At time of writing Never Alone has already received sky-high 10/10 scores elsewhere in the Gaming press. One sensationalist 10/10 score came from a teary-eyed reviewer professing to hail from the native Alaskan peoples...
Let's get one thing straight right away, Gamertroll is not affiliated with the tribal 'Inupiaq' of Alaska so you can expect no amount of sentimentality to cloud the final verdict here. Fine ideals are to be commended but how good is the actual game?
Put concisely, Never Alone is a formulaic side-scrolling platform-puzzler featuring dream-like Arctic art direction, stuffed with superbly observed references to Native Alaskan Lore and culture. It's like the Classic 'Flashback/Another world' games re-imagined as a cultural education tool. Today's E-learning module is the 'Inupiaq tribe'... Only joking - the Cultural elements of the game are actually by far the best thing about it...
Right, you play as Nuna a young Inupaiq girl separated from her tribe during a blizzard who is saved by an Arctic fox. The two become inseparable, mutually relying upon each other for survival. Nuna can later use a ranged weapon in the form of a Bola (not Ebola, nearly topical) and the Arctic fox's proximity will activate spirit guide platforms - other than that, they each have various respective skills to complement their counterpart such as rope climbing or squeezing through gaps etc.. you get the picture, neh?
Never Alone is playable both in Co-op and single player (where you push a button to switch between characters) which brings us to the first of many crippling problems with the game. Nuna and the Fox have a symbiotic relationship and the game mechanic reflects that by killing them both when either one perishes; it's by the Shonky implementation of this mechanic that when playing in single player you will die a million stupid deaths, mostly through no fault of your own. Whichever character you are not playing is taken over by one of the most stupendously thick buddy A.I.s Gamertroll has encountered for a generation.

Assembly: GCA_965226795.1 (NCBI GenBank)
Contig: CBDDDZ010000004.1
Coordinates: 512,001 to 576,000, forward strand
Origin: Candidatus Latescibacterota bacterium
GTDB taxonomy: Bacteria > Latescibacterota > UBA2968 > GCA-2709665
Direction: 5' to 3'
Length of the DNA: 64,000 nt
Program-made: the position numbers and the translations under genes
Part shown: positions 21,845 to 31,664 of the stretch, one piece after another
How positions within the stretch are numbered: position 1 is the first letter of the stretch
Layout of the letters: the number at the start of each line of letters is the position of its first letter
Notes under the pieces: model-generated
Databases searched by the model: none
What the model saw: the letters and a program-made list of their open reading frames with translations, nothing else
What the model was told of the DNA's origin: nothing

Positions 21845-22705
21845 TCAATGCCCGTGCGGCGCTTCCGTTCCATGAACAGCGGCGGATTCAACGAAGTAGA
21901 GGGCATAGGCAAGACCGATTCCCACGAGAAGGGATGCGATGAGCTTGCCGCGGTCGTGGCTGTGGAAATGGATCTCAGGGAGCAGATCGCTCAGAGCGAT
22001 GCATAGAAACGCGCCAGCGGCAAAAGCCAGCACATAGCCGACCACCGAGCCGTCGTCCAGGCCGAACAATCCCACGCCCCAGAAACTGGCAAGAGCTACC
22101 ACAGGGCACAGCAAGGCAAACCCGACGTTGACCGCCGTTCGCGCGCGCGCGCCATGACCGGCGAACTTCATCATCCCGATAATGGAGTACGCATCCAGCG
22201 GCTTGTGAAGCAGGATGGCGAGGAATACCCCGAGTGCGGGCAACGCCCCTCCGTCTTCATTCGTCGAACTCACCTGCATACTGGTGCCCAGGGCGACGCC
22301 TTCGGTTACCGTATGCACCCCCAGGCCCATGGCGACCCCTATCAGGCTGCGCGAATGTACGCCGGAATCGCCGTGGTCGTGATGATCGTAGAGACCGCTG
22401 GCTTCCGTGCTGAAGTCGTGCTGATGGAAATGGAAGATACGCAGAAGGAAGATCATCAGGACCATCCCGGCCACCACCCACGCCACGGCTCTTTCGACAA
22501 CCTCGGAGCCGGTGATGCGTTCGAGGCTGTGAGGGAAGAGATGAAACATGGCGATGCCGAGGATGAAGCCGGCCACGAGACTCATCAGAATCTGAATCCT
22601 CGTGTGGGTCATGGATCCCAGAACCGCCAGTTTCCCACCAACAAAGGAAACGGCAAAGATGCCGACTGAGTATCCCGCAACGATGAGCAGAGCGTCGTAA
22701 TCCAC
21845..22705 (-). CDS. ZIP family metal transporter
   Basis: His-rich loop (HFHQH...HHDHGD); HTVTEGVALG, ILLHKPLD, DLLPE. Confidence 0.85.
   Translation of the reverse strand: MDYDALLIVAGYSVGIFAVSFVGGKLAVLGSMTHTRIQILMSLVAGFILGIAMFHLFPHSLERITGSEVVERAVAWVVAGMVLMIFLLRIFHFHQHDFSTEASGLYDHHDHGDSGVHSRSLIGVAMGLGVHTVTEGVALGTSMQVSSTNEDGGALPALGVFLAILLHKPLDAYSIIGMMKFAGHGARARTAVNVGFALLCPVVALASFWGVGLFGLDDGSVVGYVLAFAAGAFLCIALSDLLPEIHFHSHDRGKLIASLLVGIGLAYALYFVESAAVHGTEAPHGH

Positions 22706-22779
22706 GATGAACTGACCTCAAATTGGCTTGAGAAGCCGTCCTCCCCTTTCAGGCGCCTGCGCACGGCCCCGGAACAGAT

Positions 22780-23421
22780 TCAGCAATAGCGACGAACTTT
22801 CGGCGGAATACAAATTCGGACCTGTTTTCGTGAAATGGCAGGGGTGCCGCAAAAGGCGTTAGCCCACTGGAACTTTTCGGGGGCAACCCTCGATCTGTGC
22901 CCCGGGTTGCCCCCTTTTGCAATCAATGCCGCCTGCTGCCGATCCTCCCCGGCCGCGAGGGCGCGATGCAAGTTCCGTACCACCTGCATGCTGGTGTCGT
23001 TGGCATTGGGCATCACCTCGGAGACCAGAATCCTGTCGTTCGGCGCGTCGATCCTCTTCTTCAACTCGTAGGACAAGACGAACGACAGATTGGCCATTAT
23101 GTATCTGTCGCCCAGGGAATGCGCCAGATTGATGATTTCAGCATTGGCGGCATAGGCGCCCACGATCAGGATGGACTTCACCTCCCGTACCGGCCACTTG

You will think you're leaving the fox standing on a platform in relative safety and swap to Nuna only to watch on, mouth agape with incredulity as it leaps down a chasm killing you both for no apparent reason. Other times the A.I. character appears to move just to get squashed by environmental hazards or nonchalantly ponce into the path of murderous enemies. Then you have the 'hilarious' moments where that little bastard fox will just edge out of range as Nuna is using a spirit-summoned ledge, causing it to disappear leaving her/you to fall to your doom. Both dead. Do it again. Rinse and repeat.
The game's platforming element is so shoddily constructed as to give every jump an unwelcome element of randomness. Random jumps= more random deaths. Then you've got entire portions of the game which are simply knackered, glitching and clipping errors abound here.
The 'thick Ice' chapter stands out in particular as a mess of bad clipping, often killing the player for merely touching the ice roof even as it is retracting from a crushing movement. Deaths frequently result in comically incompetent rag-doll physics with the hapless character's body spastically elasticising like John Carpenter's 'The Thing'.
The game is never intentionally challenging, but you will find yourself repeating countless prat-fall deaths due to intrusive character animations which rob control from the player at crucial moments. The too long 'OOh I am stuggling to maintain balance' animation that occurs when approaching ledges is the worst, often preventing the player from simply dropping off to a completely safe area below. Daft.
With all the best intentions in the world a bad book can be written about a fantastically interesting subject - so it is also with video games. Never Alone is one of these sad cases.
Don't imagine that buying this game will somehow save the Native Alaskan culture from a tragic end in obscurity either, because it won't. Gamer's should run for the hills at the sight of it and don't even think to fire it up to encourage non-gamers into the hobby because you'll only put them off for another decade. Gamertroll would love to forgive the game it's transgressions but it's simply too far gone.
'Never Alone' is exactly like Communism: romantic and idealistic in principle, In practice criminally tragic. 3/10